CommunityMy FDL

Art Saturday: Graft by Roxy Paine, National Gallery of Art

Graft by Roxy Paine

Graft as it appears in distance, Smithsonian building beyond the Sculpture Garden

A pleasure that visits to D.C. offer is the sculpture on the national mall.  In the sculpture gardens there, an opportunity offers on good days in spring to Have It All, natural beauty and awesome art.

The National Gallery of Art displays the above sculpture all year around, but during the spring it’s enjoyable as a complete, luxurious basking in all that wonder.  The sculpture can be viewed at the NGA site, as well.

Graft presents two fictive but distinct species of trees—one gnarled, twisting, and irregular, the other smooth, elegant, and rhythmic—joined to the same trunk. Among its rich associations, this sculpture evokes the persistent human desire to alter and recombine elements of nature, as well as the ever-present tension between order and chaos.

Paine’s first Dendroid, Impostor (1999), a 27-foot-tall sculpture, stands in a forest clearing at the Wanås Foundation in Knislinge, Sweden. Paine has since made 16 Dendroids, each unique and organized according to its own system. The works are installed in sylvan settings, urban environments, and landscaped urban parks. Trees have long been regarded a metaphor for human existence, and their forms evoke for Paine a range of natural and man-made systems from neurons to river networks, from taxonomic diagrams to genealogical charts.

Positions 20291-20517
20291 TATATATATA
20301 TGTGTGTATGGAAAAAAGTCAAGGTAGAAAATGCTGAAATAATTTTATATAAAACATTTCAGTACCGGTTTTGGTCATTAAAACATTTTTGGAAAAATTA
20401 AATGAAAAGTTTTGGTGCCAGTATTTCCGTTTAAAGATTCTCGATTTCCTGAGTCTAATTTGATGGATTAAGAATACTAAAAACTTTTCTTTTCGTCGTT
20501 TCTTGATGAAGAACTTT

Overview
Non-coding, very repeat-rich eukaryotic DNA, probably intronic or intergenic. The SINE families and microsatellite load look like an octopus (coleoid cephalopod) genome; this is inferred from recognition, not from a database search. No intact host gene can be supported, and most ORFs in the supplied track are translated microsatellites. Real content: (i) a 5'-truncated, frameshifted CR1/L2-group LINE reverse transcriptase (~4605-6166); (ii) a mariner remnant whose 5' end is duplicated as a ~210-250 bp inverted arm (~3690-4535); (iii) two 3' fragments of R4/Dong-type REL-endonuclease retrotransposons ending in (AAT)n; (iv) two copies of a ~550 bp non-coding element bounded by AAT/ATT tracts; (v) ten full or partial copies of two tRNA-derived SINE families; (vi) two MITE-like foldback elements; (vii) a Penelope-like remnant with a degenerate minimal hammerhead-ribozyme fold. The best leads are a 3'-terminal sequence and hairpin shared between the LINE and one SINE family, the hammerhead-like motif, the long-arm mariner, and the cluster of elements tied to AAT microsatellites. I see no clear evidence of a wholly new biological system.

The shining form can be seen from far and close up, and never fails to make me glad.

Previous post

Activism in the spaces in between

Next post

Pull Up a Chair

Ruth Calvo

Ruth Calvo

I've blogged at The Seminal for about two years, was at cabdrollery for around three. I live in N.TX., worked for Sen.Yarborough of TX after graduation from Wellesley, went on to receive award in playwriting, served on MD Arts Council after award, then managed a few campaigns in MD and served as assistant to a member of the MD House for several years, have worked in legal offices and written for magazines, now am retired but addicted to politics, and join gladly in promoting liberals and liberal policies.